Fluoroscopic duration in this study was lower in the RMN group. This could be attributed to increased operator’s confidence during catheter manipulation due to flexible ablation catheter in the RMN group, better precision of catheter movement, and stable catheter position. Similar result of lower fluoroscopy time was observed by Arya et al. and the two meta-analyses [6, 9, 10].

Complication rate was similar in both the groups. Lower complication rate in RMN than MAN has been reported by Choi MS et al. and in a recent meta-analysis [5, 10]. Similar rate of major complication in both groups in the present study may be attributed to the fact that these complications were “preablation” (transseptal puncture related tamponade) and hence were not related to the method of navigation or the type of ablation catheter.

4.5. Limitations

The study being a retrospective nonrandomized study has its inherent limitations. The study population was followed up from the date of the index procedure till 31 August 2013 or till a repeat LA ablation procedure (in our department) whichever was earlier. This study design has two limitations: (1) follow-up ranged from 12 to 43 months, and (2) it does not take into account the likelihood of patients undergoing repeat ablation in another center (actual “lost to follow-up” patients). However, the likelihood of repeat ablation in another center is estimated to be limited and the same for both groups.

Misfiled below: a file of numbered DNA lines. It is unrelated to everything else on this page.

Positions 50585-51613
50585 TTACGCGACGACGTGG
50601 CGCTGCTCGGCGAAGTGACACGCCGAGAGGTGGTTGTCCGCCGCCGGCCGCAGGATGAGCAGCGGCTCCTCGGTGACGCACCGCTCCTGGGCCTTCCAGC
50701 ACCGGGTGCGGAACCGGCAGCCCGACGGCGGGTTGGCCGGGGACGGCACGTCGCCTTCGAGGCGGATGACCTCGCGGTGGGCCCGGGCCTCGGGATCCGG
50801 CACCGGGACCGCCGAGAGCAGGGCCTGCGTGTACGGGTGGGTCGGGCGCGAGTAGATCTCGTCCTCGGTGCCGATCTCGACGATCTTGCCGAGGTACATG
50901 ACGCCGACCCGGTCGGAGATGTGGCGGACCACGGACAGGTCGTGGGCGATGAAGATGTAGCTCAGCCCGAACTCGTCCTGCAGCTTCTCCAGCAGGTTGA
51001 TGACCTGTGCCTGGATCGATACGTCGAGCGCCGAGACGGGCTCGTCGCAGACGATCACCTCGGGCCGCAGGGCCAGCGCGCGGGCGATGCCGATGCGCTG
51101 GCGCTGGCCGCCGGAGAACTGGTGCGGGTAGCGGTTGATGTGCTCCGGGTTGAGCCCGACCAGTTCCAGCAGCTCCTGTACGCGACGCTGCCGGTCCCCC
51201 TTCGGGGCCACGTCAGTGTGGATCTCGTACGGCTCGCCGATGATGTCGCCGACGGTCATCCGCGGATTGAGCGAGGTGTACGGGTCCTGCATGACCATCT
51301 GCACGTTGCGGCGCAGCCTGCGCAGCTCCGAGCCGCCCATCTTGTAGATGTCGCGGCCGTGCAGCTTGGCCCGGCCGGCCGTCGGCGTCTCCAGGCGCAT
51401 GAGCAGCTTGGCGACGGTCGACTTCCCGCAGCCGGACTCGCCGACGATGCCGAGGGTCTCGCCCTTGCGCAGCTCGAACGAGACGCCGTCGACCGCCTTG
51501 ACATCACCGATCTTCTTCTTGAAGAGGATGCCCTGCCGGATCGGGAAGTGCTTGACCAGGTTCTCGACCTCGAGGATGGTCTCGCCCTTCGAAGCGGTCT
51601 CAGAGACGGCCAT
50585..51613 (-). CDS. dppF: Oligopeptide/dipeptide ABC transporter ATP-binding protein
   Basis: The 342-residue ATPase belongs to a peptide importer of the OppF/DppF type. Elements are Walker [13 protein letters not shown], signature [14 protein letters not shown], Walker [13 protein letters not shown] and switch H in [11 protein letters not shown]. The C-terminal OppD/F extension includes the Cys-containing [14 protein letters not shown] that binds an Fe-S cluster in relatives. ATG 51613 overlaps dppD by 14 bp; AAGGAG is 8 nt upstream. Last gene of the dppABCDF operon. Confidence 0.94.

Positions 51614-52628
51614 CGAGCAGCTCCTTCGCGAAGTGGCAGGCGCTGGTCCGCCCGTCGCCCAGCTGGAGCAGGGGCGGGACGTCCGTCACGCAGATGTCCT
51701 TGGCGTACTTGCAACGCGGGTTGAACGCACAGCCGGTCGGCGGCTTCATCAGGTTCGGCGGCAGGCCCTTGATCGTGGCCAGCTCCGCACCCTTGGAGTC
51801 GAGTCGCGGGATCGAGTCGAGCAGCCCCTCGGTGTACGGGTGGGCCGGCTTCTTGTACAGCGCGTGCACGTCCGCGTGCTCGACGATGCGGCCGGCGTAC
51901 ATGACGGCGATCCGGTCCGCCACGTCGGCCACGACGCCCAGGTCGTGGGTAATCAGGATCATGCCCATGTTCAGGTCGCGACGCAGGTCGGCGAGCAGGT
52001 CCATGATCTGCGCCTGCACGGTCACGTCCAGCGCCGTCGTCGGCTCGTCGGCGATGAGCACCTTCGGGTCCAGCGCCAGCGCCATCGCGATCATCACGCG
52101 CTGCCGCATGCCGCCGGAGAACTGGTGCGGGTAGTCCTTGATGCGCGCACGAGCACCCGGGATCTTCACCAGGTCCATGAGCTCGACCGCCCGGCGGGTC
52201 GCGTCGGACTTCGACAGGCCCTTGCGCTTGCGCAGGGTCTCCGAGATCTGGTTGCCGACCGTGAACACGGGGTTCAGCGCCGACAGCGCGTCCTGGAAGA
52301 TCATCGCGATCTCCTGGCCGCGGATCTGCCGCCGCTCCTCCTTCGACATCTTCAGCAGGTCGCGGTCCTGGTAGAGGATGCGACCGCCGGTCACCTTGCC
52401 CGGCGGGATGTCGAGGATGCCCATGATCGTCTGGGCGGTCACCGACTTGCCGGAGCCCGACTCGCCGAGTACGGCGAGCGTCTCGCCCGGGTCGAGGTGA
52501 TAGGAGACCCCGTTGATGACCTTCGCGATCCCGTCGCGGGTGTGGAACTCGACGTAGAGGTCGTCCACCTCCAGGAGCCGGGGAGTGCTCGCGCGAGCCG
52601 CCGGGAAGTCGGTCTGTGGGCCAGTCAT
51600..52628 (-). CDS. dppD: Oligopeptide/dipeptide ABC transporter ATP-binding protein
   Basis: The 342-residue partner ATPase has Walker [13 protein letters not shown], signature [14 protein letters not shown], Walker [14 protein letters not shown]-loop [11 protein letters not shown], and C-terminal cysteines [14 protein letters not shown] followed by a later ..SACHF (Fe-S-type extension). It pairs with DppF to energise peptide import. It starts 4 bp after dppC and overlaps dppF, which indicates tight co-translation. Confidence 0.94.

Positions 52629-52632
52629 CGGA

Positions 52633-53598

Despite similar baseline characteristics and similar use of ablation energy (irrigated RF) and ablation settings, groups (RMN versus MAN) could differ in unknown or unmeasured variables (like obesity and renal function).

Holter monitoring or event recording was only performed in the event of symptoms. More aggressive monitoring would have revealed asymptomatic recurrences. On the other hand, symptoms are the driver for an AF patient to undergo ablation and, for the purpose of comparison, freedom from repeat ablation is a better endpoint, as discussed earlier.

The RF settings used in the current study (for both RMN and MAN) might differ from those settings currently applied in RF ablation strategies. Moreover, increased use of ablation catheter with “contact-force” sensing technology in MAN group might yield better results than RMN.

5. Conclusions

At 43 months (median 26.3 months or 2 years) of follow-up, for irrigated point-by-point RF ablation, RMN guided ablation is comparable to MAN for freedom from repeat ablation. Majority of repeat procedures in both the groups occurred during the first year after index procedure. This data, together with its reported advantageous safety profile, further strengthens the potential role of RMN as a viable alternative in the ablation of paroxysmal AF.

Competing Interests

The authors declare that they have no competing interests.